In his statement announcing his decision against granting federal permission to complete the partly-finished Keystone project, Obama agreed with those who had said its significance as a creator of jobs or climate-altering pollution was overstated:
Now, for years, the Keystone Pipeline has occupied what I, frankly, consider an overinflated role in our political discourse. It became a symbol too often used as a campaign cudgel by both parties rather than a serious policy matter. And all of this obscured the fact that this pipeline would neither be a silver bullet for the economy, as was promised by some, nor the express lane to climate disaster proclaimed by others.
Then he framed the rejection clearly as a different sort of symbolic act – one that he hoped, by underscoring U.S. willingness to act independently against climate change, will help secure a momentous, history-changing agreement at the Paris conference to reduce climate-disrupting emissions:
America is now a global leader when it comes to taking serious action to fight climate change. And frankly, approving this project would have undercut that global leadership. And that’s the biggest risk we face – not acting.
While insisting that the Keystone project would have brought a meaningful increase in greenhouse pollution, environmentalists nonetheless also stressed the possibility for its rejection to assume symbolic, influential force in shaping events in their broader effort to wean the world from fossil fuels.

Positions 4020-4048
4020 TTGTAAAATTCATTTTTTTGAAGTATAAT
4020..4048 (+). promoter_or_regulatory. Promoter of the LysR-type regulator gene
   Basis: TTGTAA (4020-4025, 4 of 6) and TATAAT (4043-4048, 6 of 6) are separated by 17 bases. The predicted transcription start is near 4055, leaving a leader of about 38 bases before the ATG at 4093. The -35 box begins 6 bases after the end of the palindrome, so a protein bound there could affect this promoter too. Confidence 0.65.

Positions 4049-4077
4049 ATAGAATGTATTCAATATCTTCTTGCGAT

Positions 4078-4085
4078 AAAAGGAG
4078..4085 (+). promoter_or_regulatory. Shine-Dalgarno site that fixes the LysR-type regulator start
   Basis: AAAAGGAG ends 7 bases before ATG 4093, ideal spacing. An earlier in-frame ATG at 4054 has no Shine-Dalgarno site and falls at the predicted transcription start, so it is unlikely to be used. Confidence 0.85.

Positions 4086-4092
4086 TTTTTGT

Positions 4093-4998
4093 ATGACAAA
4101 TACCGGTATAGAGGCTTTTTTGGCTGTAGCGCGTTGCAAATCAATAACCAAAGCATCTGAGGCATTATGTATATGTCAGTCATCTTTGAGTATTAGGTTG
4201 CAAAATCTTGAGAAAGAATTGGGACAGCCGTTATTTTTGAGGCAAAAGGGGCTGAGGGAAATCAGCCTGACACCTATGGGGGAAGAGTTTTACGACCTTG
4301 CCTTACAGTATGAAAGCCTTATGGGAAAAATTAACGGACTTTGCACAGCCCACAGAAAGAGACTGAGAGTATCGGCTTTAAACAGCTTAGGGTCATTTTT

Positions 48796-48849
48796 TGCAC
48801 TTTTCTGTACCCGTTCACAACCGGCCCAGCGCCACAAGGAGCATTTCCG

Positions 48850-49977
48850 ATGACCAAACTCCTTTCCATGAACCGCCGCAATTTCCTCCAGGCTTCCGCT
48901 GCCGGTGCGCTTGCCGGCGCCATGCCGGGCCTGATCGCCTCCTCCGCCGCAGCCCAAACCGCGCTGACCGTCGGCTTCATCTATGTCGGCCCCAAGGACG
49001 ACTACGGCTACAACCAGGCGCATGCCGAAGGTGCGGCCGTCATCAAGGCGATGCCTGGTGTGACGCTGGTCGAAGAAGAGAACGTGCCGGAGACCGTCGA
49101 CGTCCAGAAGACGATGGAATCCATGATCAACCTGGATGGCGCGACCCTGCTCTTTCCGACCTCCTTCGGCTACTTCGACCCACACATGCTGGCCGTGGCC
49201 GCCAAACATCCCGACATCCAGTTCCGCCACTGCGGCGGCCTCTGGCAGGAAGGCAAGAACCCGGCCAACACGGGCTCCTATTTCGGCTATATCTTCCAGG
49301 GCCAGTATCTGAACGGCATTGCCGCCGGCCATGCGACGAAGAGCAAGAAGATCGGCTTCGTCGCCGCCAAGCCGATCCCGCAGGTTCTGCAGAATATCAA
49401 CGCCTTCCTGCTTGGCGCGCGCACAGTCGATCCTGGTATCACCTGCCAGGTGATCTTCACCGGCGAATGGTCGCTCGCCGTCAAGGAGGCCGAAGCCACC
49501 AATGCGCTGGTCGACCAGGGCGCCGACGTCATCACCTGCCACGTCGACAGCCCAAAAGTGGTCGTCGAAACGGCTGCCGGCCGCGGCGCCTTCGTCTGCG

Talking about Keystone, Bill McKibben, a founder of the international climate-action group 350.org and perhaps the world’s best-known climate activist, told TCN in a lengthy interview last year that his movement needed to achieve “some examples of bold leadership so that we can go to the rest of the world and say, look, we don’t build projects anymore that add to the carbon burden of the planet.”
Reporting Obama’s decision, Le Monde, France’s leading newspaper, reflected Keystone opponents’ success in elevating and framing the pipeline issue beyond North America. The newspaper declared that Obama had “buried a symbol of global warming” at the same time he announced his attendance at the Paris conference.